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Gun Control in America; Aurora Families Speak Out

Aired December 17, 2012 - 21:00   ET


PIERS MORGAN, CNN HOST: Tonight, enough is enough. Americans across the country standing up against gun violence. From the Senate that'll make the Newtown tragedy the last of its kind.


SEN. DIANE FEINSTEIN (D), CALIFORNIA: This is the straw that breaks the camel's back. People have to respond.


MORGAN: To an unprecedented gathering of people who've been through tragedies who thought and hoped it would never be repeated. Ten family members of the Aurora shooting, they're speaking out in solidarity with the grieving people of Newtown.

Plus, Dr. Ross takes us inside the mind of a killer.


UNIDENTIFIED FEMALE: He was different. He was quiet. A nice kid, a good kid.


MORGAN: And why this time it may be different in terms of changing the law of the land.


BARACK OBAMA, PRESIDENT OF THE UNITED STATES: We can't tolerate this anymore. These tragedies must end. And to end them, we must change.



Good evening. Just a few minutes in the studio, we're going to do something quite extraordinary. I'm going to sit down with 10 Americans who lived through what we hoped might be the last mass shooting in this country, the massacre in a movie heater in Aurora, Colorado. You need to hear what these people have to say about guns in America. But first, a picture that none of us ever imagined or feared we'd ever have to see. The first funerals of the 20 young children killed at the Sandy Hook School in Newtown, Connecticut, on Friday. Six- year-old Jack Pinto was laid to rest today. In his obituary, his family wrote, "Jack will forever be remembered for the immeasurable joy that he brought to all who had the pleasure of knowing him, a joy whose wide reach belied his six short years." He was buried in the jersey of his favorite team, the New York Giants.

Noah Pozner, another 6-year-old, he was also buried. His family said he could get what he wanted just by batting his long eyelashes.

Listen now to what may be one of the most heartbreaking moments of all in this ghastly tragedy. This is from "Good Morning America," the parents of Jessica Rekos, talking about the moment they learned that their daughter had died in the carnage at Sandy Hook School.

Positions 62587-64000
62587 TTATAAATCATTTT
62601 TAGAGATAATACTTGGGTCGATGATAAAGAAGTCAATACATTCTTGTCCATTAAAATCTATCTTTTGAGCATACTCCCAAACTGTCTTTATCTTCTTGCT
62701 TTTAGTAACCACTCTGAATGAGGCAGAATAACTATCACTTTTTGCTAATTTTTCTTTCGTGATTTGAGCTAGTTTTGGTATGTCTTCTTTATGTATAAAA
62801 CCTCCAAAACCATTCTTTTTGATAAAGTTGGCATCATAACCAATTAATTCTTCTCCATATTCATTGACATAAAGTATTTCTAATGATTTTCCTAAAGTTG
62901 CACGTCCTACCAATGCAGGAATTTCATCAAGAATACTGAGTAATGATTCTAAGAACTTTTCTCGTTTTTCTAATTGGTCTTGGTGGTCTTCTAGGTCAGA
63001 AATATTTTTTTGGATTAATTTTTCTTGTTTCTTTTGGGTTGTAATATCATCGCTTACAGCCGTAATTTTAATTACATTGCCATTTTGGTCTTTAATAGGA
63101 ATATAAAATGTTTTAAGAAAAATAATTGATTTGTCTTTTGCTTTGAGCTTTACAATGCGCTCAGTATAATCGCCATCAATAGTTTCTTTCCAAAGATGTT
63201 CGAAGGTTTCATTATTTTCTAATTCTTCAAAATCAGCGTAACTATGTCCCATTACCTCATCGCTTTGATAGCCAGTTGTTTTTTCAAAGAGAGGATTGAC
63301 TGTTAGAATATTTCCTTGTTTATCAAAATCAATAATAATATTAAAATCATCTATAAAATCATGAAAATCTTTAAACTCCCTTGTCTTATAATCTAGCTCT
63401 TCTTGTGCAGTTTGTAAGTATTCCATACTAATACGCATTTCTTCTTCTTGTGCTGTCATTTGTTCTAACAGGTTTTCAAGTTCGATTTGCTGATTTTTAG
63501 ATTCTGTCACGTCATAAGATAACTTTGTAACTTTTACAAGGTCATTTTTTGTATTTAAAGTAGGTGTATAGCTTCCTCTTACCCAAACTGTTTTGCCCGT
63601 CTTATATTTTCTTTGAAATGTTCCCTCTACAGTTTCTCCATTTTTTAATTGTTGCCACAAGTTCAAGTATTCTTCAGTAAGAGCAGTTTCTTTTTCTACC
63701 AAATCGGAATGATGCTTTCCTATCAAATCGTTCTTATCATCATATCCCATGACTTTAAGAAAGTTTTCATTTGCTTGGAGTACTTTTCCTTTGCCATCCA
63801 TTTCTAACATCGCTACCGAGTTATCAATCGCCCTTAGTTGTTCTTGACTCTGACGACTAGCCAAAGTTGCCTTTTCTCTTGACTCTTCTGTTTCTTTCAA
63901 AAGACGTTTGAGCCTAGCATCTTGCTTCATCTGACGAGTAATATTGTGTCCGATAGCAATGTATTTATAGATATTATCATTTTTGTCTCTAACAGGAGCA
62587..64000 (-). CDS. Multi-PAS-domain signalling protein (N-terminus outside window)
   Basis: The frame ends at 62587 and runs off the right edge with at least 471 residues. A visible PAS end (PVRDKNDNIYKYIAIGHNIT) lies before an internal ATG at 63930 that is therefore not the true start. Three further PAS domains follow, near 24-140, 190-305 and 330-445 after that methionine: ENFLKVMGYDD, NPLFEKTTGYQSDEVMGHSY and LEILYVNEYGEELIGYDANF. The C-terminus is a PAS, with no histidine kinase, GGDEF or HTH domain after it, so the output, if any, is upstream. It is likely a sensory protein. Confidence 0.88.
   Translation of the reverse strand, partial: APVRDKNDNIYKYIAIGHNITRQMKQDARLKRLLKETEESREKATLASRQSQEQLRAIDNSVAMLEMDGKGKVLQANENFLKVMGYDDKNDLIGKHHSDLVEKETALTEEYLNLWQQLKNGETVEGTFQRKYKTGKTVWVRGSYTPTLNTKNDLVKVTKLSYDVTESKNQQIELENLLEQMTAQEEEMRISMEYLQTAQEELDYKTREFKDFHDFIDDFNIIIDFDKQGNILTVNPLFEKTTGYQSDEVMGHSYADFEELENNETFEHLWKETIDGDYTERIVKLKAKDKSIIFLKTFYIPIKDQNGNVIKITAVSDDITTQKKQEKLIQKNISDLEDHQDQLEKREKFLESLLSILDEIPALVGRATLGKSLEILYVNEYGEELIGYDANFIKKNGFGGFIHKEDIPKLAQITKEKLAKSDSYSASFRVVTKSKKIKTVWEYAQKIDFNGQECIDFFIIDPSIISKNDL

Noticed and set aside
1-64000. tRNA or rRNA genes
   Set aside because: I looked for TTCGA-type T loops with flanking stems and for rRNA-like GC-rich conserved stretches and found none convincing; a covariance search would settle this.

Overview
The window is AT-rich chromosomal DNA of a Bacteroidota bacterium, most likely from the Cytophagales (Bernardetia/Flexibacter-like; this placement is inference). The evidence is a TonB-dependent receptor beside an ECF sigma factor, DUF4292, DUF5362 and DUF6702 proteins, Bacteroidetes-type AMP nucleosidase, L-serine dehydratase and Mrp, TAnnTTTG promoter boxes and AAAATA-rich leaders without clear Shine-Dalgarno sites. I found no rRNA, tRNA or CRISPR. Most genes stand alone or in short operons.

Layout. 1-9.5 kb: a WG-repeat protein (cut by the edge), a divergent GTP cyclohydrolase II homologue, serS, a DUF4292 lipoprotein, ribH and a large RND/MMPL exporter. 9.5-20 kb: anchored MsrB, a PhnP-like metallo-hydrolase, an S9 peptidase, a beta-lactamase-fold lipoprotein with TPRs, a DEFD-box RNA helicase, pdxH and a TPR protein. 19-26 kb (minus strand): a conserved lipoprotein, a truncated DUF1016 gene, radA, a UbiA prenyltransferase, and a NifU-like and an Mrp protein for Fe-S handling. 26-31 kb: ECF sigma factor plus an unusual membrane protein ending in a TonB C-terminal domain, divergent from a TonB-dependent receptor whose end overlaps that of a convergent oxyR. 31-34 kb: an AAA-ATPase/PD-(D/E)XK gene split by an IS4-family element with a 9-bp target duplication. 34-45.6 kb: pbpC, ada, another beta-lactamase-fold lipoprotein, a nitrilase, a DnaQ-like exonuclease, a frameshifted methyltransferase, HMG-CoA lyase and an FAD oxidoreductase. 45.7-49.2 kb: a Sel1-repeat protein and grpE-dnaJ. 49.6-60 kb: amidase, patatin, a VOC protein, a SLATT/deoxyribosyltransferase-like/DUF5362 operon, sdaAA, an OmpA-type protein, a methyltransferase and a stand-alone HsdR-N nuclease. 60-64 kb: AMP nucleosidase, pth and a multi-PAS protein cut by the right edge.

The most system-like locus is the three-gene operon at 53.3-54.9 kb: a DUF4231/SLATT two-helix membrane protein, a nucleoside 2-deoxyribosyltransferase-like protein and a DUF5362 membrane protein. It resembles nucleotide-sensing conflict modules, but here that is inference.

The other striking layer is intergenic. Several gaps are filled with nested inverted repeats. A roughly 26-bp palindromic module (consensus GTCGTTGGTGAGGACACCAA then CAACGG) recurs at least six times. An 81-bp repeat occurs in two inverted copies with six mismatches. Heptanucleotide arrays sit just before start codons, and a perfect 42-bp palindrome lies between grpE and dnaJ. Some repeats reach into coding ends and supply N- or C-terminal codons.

KRISTA REKOS, JESSICA'S MOTHER: She was a ball of fire. She ruled the roost. She --

RICHARD REKOS, JESSICA'S FATHER: Our little CEO, we called her. You know, she was -- she was the boss.

K. REKOS: I got to the firehouse.

R. REKOS: We had no idea at that point. We thought OK, the reports are that, you know, one or two people may have been injured.

K. REKOS: I walked around the firehouse. Maybe she's in there. Maybe she's there.

R. REKOS: I must have done 100 laps.

K. REKOS: I know exactly what she was wearing. I knew I was going to see her little ponytail come around the corner and her jacket and her black glittery Uggs that she had on that morning. They finally, around 1:15 asked everybody to sit down, and they said that it was a tragic day in Newtown today, and 20 children were killed. And -- they tell me that my little girl was gone.

R. REKOS: There was so much pain and confusion when that announcement was made that life was just sucked out of everyone in the room. And, you know, I just point-blank found a state trooper and was, like, are there any survivors? Are you telling me that standing here as a parent, my child is gone? And he said yes.

K. REKOS: The bed she had just gotten out of. And we just stayed in bed. It's still not real that my -- my little girl who was so full of life and who wants a horse so badly and who is going to get cowgirl boots for Christmas isn't coming home.


MORGAN: So many awful, awful accounts of this appalling tragedy. But what will America do about guns?

Joining me now is Senator Dianne Feinstein. She is introducing an assault weapons ban when Congress reconvenes in January.

Senator, it's almost too much to bear, isn't it, listening?

FEINSTEIN: Yes, it is.

MORGAN: To these poor families.

FEINSTEIN: It's very hard. I don't know what I would do if it were my daughter. I just -- this is so bad. It is so horrific. You know, one point you feel this terrible grief, and then you feel this anger that this could happen in our country, where children should be at least safe in a school. Anyway, yes, I'm going to do an assault weapons piece of legislation. And it's going to be strong, and it's going to be definitive. And it's going to ban by name at least 100 military-style semiautomatic assault weapons.